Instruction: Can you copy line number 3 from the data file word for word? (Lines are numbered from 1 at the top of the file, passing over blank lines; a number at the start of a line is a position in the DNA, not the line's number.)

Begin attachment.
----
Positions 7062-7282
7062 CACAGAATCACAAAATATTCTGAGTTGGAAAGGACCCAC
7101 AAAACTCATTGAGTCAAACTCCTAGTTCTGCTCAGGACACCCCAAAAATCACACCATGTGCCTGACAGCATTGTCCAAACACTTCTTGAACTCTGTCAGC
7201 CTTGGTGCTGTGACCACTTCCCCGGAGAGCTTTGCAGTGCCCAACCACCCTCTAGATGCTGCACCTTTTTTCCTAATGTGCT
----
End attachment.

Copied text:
7101 AAAACTCATTGAGTCAAACTCCTAGTTCTGCTCAGGACACCCCAAAAATCACACCATGTGCCTGACAGCATTGTCCAAACACTTCTTGAACTCTGTCAGC